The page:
U.S. Supreme Court Union Pacific R. Co. v. Huxoll, 245 U.S. 535 (1918)
Union Pacific Railroad Company v. Huxoll
Argued December 21, 1917
Decided January 21, 1918
245 U.S. 535
ERROR TO THE SUPREME COURT
OF THE STATE OF NEBRASKA
The question whether any substantial evidence was introduced to justify submission of a case to the jury on the issue of proximate causal negligence is one of law, reviewable by this Court in an action under the Federal Employers' Liability Act, coming from a state court.
A railroad employee was run down and killed in a switching yard by a switching engine, backing on a track, between the rails of which he was walking in the opposite direction. He was passing through an extensive cloud of steam and smoke coming from a roundhouse and nearby engines, which had settled upon the tracks on a very cold and windy day. The cloud was dense but shifting, so that at times one might see through it considerable distances, and at others but
a very short distance. Held that deceased was guilty of contributory negligence.
Under the Federal Employers' Liability and Safety Appliance Acts, contributory negligence avails the carrier neither as a defense nor in diminishing damages if its failure to observe the latter act by having the power brake of it locomotive in working order contributed in whole or in part to cause the death of the employee.
Upon the conflict of testimony introduced, considered in the aspect least favorable to the plaintiff in error, held that it was not error to submit the case to the jury on the question whether the defective condition of the power brake contributed, in whole or in part, to cause the fatal result.
99 Neb. 170 affirmed.
The case is stated in the opinion.
MR. JUSTICE CLARKE delivered the opinion of the Court.
Fred J. Huxoll, a locomotive engineer in the employ of the plaintiff in error, was run down by a switching engine, about 11 o'clock in the morning, in a switching yard of the company at a division point in Nebraska, and subsequently died of the injuries which he received.
The weather was very cold, with a high wind blowing, and a cloud of steam and smoke, from engines standing nearby the scene of the accident and from a roundhouse farther away, had settled down upon the tracks, and it was while passing through this that the deceased was struck by the engine. This cloud of steam and smoke is described by one witness as extending 300 or 400 feet along
the tracks, and by another for about 100 to 200 feet. It varied in density and shifted with the wind, so that at times one could see considerable distances through it, while at other times it was so dense that it was possible to see only a very short distance. Huxoll was walking eastward through this cloud of smoke and steam, and was between the rails of one of the tracks when an engine backing toward the west struck him in such a manner that the tender passed over him, and when the engine was stopped, he was opposite the main driving wheel, with his right wrist under the wheel on the rail.
Judgment was rendered by the trial court on a verdict in favor of the plaintiff, which was affirmed by the Supreme Court of Nebraska, and, the case being one to which the Federal Employers' Liability Act is applicable, it is now here on writ of error.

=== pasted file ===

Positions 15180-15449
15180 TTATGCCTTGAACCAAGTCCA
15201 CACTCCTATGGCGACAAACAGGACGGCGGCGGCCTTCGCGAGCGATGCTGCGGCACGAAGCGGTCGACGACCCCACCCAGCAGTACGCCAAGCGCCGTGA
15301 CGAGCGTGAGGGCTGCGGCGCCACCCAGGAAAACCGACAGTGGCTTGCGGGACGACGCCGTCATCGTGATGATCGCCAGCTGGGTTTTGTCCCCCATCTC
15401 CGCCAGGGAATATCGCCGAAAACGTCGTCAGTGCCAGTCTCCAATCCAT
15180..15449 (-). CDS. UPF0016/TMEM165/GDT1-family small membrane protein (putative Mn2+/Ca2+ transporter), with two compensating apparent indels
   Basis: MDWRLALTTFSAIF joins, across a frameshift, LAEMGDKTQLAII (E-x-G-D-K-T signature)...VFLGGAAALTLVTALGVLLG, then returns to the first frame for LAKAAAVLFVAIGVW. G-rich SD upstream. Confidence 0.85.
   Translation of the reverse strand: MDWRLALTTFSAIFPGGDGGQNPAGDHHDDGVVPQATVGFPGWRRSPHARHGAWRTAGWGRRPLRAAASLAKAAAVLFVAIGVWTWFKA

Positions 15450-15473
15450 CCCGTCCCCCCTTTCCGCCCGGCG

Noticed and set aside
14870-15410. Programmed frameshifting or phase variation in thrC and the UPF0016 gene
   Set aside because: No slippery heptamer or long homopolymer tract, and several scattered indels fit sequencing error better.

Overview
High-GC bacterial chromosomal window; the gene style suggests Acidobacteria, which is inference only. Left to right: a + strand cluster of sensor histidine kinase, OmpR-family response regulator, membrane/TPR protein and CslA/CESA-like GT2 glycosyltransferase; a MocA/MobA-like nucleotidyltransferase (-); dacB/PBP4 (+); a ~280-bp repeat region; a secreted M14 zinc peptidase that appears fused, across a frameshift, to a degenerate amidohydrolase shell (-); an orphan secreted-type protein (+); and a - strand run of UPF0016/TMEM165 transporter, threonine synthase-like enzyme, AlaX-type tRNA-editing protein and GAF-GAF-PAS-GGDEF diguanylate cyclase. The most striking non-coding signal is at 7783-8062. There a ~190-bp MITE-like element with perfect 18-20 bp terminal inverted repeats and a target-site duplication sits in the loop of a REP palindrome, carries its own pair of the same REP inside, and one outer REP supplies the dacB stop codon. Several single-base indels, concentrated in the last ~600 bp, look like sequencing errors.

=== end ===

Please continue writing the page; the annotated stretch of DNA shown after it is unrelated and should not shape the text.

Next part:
There are many claims of negligence in the petition, but the court submitted only three of them to the jury, and of these we need consider but one instruction, viz., was the power brake on the engine in working order at the time of the accident, and if it was not, did this defect contribute "in whole or in part" to cause the death of Huxoll?
The oral argument of counsel for the plaintiff in error was practically confined to the proposition that the trial court committed reversible error in submitting these questions to the jury, for the reason that, even if it be assumed (as it must be, for there is sharp conflict on the point) that the power brake was not in working order, there was no substantial evidence in the case that this failure contributed "in whole or in part" to cause the death of Huxoll.
The engineer did not see the deceased at the moment he was struck, and it is argued that there is no substantial evidence to show how much farther the engine ran after he was notified of the accident than it would have run if the power brake had been properly applied, or that
the running of the engine such distance, whatever it may have been, added anything to the injuries of the deceased, and so contributed to cause his death.
It is necessary for us to examine the evidence in the record to determine the validity of this claim, for the reason that it presents a federal question not of fact but, of law ( Creswell v. Knights of Pythias, 225 U. S. 246 , 225 U. S. 261 ; Seaboard Air Line v. Padgett, 236 U. S. 668 , 236 U. S. 673 ), and it relates to the only negligence claimed in the case which, if proved, would relieve the defendant in error, as the charge of the court in the instruction we are considering relieved her, from the necessity of having her recovery diminished by the jury in proportion to the amount of negligence attributable to her decedent, who was obviously guilty of contributory negligence in walking on the track under the conditions shown.